Comparative Literature and Spanish & Portuguese professor Tom McEnaney is on the “short list” for the First Book Prize by the Modernist Studies Association for his book Acoustic Properties: Radio, Narrative, and the New Neighborhood of the Americas (University of Illinois Press, 2017).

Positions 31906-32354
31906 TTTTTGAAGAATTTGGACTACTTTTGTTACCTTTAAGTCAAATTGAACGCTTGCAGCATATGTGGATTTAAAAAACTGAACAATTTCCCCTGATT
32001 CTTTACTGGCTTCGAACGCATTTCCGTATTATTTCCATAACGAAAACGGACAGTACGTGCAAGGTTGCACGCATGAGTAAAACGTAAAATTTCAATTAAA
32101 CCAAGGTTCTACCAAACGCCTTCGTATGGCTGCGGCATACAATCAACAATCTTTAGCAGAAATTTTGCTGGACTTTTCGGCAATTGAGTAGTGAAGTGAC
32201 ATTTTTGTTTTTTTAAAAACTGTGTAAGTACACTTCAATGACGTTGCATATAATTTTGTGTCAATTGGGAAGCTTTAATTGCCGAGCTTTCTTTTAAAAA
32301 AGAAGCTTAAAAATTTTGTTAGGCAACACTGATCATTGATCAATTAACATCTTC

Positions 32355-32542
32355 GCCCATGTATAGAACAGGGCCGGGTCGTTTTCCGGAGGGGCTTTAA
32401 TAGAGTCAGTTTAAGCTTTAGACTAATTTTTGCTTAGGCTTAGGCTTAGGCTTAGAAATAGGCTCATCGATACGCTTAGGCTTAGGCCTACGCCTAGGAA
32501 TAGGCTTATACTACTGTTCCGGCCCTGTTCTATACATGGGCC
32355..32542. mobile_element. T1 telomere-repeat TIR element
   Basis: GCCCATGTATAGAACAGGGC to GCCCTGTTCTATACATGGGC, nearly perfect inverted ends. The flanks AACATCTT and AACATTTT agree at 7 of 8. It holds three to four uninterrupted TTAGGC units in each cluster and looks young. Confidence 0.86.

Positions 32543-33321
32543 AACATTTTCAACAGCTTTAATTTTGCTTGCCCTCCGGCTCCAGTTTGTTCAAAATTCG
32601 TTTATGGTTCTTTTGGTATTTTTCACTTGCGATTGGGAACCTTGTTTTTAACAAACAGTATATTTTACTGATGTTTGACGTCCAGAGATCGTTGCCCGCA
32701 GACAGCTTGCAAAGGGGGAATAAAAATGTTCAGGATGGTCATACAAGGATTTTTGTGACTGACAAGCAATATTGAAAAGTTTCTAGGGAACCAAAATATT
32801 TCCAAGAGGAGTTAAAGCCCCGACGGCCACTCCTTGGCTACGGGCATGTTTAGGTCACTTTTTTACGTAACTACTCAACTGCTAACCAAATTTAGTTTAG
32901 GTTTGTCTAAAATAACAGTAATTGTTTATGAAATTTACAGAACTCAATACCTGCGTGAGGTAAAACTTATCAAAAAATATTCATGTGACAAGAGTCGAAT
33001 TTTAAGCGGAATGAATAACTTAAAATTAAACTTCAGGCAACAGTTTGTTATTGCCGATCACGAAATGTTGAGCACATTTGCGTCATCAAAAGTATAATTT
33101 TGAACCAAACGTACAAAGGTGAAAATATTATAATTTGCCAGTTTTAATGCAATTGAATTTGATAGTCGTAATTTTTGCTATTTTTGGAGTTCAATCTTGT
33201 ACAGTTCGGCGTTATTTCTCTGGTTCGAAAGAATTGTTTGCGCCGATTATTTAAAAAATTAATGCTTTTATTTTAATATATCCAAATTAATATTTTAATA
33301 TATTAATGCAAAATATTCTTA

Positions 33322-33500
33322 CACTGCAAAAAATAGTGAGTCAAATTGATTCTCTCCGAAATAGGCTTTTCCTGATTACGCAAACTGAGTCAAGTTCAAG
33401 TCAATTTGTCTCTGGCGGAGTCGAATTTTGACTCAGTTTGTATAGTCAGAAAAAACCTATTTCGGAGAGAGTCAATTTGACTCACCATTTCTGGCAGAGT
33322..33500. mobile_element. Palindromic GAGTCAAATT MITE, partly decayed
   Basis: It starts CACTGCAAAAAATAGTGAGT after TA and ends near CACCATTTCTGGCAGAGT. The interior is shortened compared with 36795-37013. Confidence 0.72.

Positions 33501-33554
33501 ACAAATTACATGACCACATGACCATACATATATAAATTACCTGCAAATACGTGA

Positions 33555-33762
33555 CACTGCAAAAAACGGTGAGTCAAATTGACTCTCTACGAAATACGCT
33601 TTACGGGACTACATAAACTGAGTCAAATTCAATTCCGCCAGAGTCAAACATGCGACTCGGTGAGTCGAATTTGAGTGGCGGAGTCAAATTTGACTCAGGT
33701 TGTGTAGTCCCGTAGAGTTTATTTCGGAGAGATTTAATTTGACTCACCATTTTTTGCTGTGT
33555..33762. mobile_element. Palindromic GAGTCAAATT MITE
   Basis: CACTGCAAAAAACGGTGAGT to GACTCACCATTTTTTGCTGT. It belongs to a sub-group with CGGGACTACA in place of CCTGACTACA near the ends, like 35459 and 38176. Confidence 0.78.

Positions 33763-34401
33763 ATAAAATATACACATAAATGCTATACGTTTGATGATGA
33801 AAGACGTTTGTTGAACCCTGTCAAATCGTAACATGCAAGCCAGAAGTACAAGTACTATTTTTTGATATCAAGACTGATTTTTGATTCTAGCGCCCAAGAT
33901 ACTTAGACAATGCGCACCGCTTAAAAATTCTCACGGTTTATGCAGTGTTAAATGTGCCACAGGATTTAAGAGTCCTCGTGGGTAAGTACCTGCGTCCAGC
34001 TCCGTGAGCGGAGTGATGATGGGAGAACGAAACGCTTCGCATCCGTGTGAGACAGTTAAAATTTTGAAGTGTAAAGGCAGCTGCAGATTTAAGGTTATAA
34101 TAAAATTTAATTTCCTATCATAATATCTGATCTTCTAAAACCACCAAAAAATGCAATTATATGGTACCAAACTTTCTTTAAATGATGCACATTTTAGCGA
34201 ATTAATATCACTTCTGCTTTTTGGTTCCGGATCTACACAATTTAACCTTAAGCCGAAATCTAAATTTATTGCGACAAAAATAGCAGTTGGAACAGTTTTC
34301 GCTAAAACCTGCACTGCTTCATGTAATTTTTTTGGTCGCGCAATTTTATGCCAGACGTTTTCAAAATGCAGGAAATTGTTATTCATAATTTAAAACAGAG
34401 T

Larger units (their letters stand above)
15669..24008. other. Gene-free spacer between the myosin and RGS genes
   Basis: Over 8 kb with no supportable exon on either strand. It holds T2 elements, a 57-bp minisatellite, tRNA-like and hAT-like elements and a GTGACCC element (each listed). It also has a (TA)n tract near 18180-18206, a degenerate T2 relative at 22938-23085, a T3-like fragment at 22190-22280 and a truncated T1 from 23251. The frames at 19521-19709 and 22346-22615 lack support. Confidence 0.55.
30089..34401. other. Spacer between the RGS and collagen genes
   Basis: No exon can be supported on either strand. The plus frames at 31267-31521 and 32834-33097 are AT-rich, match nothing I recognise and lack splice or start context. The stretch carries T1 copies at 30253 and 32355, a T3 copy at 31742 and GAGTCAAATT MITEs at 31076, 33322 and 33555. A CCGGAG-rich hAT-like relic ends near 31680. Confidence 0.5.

More about the book: The role of radio’s “narrative acoustics” in in reshaping social relations across the Americas is the subject of this superb study, which combines rigorously revisionist media history with visionary conceptual power to tell the fascinating story of radio’s narrative revolutions. Radio’s forms of mediation gave its narratives and those it inspired new perspectives, new temporalities, and new maps for public connections. The results, discovered there through extensive work with diverse archival materials, changed everything from ways of listening to ideas of property ownership. New techniques of mediation prompted John Dos Passos to shape his fiction as a response to New Deal acoustics. Radio helped Raymond Chandler and Carson McCullers developed new media forms for property-rights advocacy. Radio’s popular acoustics gave Richard Wright new ways to conceive of black voice and shared speech. Its effects upon listening and imitation prompted Manuel Puig to transform the very idea of authorship, and its radionovelas became a forum for promoting the Good Neighbor Policy in Cuba. These and other ingenious ways of reading radio’s narrative techniques make Acoustic Properties a dazzling contribution to media theory, hemispheric studies, and the theory of narrative, among the many other fields for which its profound transmedial insight will be transformative.